Planning Workouts and Exercise


Exercise is great for your mental health, as well as your physical health. Remember: You do not need to be Athletic or a super active person to benefit. In this article we are going to look at planning and building a workout schedule.

The starting point is simple. What exercise do you want to do?

Next – what do you actually define as exercise? For the purpose of this article I’ll refer to workouts. Exercise is getting more active, something that causes an elevation of your heart rate through moderate or intense movement and activity. So when you think exercise and planning a workouts, remember to consider the wider definition of exercise. What do you do that makes you more active? Housework and gardening quite easily fit into this category.

What do you want to achieve?

Before we actually plan an exercise, you need to think about what your broadly wish to achieve with exercise? •

  • Weight loss
  • Strength
  • Maintenance
  • Weight loss – many people state they wish to lose weight from a specific area – that is not possible. Weight loss occurs generally, so a change in shape from a specific area will happen alongside any other change in your body shape.

How often should I exercise?

•The UK government recommends at least 2.5 hours of moderate exercise per week. Note: this is the recommended minimum.

  • The recommendation is not to do one single 2.5 hour session of exercise, but for this to be spread out through the week.
  • Try to exercise four to five days per week
  • Split the minimum recommendation over those days. Include at least one rest day per week (more on this to come)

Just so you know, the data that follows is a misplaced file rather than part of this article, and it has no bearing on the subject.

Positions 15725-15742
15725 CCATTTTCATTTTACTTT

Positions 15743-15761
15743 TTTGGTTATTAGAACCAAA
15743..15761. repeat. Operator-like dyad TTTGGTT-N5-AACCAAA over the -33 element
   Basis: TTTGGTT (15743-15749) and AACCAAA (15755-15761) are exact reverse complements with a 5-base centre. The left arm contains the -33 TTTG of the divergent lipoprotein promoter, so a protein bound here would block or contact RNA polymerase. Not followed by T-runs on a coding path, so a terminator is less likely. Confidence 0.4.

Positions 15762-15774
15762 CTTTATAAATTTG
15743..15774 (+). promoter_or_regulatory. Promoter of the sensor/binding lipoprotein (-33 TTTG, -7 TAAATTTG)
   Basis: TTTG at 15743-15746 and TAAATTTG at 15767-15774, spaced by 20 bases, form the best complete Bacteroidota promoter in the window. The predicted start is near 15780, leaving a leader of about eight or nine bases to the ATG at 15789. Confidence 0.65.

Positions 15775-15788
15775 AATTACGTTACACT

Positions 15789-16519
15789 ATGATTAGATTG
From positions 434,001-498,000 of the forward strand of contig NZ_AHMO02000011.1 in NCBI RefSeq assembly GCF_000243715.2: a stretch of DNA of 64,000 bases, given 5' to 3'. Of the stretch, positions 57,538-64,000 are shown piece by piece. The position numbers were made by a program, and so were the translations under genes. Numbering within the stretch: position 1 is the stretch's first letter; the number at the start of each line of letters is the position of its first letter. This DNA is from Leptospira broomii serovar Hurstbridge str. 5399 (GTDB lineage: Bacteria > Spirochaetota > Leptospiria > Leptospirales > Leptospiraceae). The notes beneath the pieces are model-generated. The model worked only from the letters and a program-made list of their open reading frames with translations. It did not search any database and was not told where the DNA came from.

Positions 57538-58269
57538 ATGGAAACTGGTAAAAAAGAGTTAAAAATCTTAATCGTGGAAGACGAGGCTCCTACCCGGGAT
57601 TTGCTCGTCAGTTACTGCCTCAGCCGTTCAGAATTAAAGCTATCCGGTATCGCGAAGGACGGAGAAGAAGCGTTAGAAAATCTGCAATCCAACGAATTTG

Rest is also important

  • Too much exercise can be problematic.
  • Rest days are critical
  • You need at least one full day of rest from exercise per week
  • Rest days should be flexible, stick to a minimum of one, but increase if you experience high levels of muscle soreness.

Structuring your exercise plan

  • Unless you are following a rigid training plan for an event (such as a race or marathon) then you can take a flexible approach to the plan
  • Having a plan for exercise can help motivation and can also diversify your workouts.
  • It can also help to ensure different muscle groups are targeted over different days.
  • It can be a basic plan •Its your life, your workout.  This is not a prescription
  • Give yourself time to do research online or reading

A note on rest days

  • A rest day means taking a break from most forms of moderate or intense exercise.
  • It is advisable to do some form of exercise on a rest day.
  • This should be very light.
  • For example: a short, low intensity walk or stretching
  • These movements will help to loosen the body and aid mobility / recovery.

* Experiment with rest days, you may need to adjust your rest days if you are new to scheduled rest days.


  • Think about what you want to achieve.
  • If your goal is simply to be more active – that is fantastic
  • Write your goal down – maybe even have it on a piece of paper you can see each day for motivation

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